I cry a lot. I have always cried a lot. I’ve cried for many reasons. When I was a little girl, my teachers made fun of me in school for crying so much. One teacher, at William G. Miller Public School in Scarborough refused to let me go on a school trip to Niagara Falls because I cried so much.
I didn’t have an easy childhood. There was a stigma to being in the Children’s Aid Society (CAS). Neighbour’s children were not allowed to play with me, a teacher at Norman Cook Public School refused to talk to me. I was tainted with the sins of my biological parents. I had been abused and had nightmares. Life scared me and I had trouble fitting in. The loneliness hurt very badly.
So I cried.
My foster-father made me buy my own tissues – as if somehow that would make me reluctant to cry. Finally he tried to understand.
“Why do you cry so much?” he asked me quizzically.
“Because it makes me feel better” I explained. “When I feel sad and alone, or if my feelings are hurt, I cry about it and then I feel better.”
He shook his head in confusion. I knew he couldn’t understand; he couldn’t relate to me. I loved him for trying though.
My crying continued.
In my twenties, I was often told at work that I needed to grow a thicker skin. The only way that would happen was if I stopped feeling though, or stopped caring. I kept crying.
I cried around family too. If my daughter came home from school and told me someone had called her a name or hurt her, I cried. I could almost feel her pain. I took her pain and disappointment on myself; how I wished I could remove her pain in doing so.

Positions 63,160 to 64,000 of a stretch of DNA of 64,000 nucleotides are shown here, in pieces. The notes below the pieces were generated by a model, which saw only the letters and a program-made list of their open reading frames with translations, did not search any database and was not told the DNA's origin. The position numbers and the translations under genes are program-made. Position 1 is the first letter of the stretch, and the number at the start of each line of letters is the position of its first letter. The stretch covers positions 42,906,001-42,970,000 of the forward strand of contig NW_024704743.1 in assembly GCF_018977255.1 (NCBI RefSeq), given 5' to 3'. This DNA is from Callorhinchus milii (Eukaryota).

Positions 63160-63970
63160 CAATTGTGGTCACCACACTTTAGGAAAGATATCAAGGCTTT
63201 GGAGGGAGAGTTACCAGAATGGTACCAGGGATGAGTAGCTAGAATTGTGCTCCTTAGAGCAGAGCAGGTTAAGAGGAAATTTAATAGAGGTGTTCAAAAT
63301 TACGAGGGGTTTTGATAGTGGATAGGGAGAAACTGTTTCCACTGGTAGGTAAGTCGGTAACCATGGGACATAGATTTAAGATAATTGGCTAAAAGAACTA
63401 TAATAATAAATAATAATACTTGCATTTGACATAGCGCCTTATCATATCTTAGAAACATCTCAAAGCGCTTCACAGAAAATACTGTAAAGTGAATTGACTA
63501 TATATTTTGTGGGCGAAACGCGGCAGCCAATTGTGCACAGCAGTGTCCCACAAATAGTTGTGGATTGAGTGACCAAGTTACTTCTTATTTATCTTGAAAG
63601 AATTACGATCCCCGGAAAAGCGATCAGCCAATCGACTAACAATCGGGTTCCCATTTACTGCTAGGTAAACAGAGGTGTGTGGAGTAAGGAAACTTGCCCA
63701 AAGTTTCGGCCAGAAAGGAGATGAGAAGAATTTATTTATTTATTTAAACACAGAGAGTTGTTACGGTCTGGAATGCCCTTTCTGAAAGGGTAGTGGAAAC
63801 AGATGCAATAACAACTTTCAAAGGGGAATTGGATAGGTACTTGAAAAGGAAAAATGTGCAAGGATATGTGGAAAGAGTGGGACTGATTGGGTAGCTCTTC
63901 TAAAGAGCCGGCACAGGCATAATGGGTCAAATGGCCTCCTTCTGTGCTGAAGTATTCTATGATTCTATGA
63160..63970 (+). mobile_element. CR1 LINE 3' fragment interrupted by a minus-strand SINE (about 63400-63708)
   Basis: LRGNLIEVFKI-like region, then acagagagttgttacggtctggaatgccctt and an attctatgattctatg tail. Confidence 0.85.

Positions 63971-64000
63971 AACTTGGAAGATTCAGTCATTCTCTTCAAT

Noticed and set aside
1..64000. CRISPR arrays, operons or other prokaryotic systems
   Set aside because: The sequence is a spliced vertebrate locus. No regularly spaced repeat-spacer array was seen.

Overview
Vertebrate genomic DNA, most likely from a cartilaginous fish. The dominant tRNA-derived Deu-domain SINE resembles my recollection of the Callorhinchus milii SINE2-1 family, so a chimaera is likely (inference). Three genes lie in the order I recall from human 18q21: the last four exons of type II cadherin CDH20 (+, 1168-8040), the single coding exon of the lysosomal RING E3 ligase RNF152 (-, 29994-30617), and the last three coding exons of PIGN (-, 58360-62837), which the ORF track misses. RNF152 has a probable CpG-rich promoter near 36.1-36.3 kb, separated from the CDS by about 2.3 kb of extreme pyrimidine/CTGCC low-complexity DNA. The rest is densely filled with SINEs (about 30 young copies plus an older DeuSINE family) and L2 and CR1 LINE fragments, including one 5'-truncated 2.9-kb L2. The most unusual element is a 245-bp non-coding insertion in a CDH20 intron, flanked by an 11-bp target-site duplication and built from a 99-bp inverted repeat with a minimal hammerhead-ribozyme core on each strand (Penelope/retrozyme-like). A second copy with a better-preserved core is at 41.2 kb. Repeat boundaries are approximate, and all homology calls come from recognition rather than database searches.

Seeing homeless people or abandoned or mistreated animals breaks my heart. I have only to close my eyes and imagine the suffering in the world to feel the pain; warm tears will follow.
In my thirties, a woman named Jacqui told me it didn’t look good to cry at work. She suggested the stairwells. They quickly became my “go to” places. If I thought I was going to start crying, I would suddenly remember something I had “left” somewhere else, and would dash to the stairs to go and get it.
Once, in a meeting during a difference of opinion, someone said to me “Are you going to start crying now?” I realized it takes more than that to make me cry now; first I have to care.
I’m glad I cry. Besides the release, it reminds me that I am alive, that I have a heart, and that I care. I worry about people who never cry. Have they hardened their hearts? Does nothing touch them? Or do they only cry for themselves when they’re alone and nobody can see them?
We cannot fully appreciate the happy times in life until we know what sadness is, so thank God I cry. I love the times when I’m filled with happiness and joy, but when someone makes me cry, they’ve touched my soul. I still have a heart and I can still be hurt. I can still feel the pain when those I love are hurt.
I still cry. Not for myself as often, but for those who are close to me.I cry for the insensitivity of some people. I cry for the future of our world and I cry for the injustices I see all around me. I cry for you and I cry for me. I cry for all of us.
I’m glad I can still cry.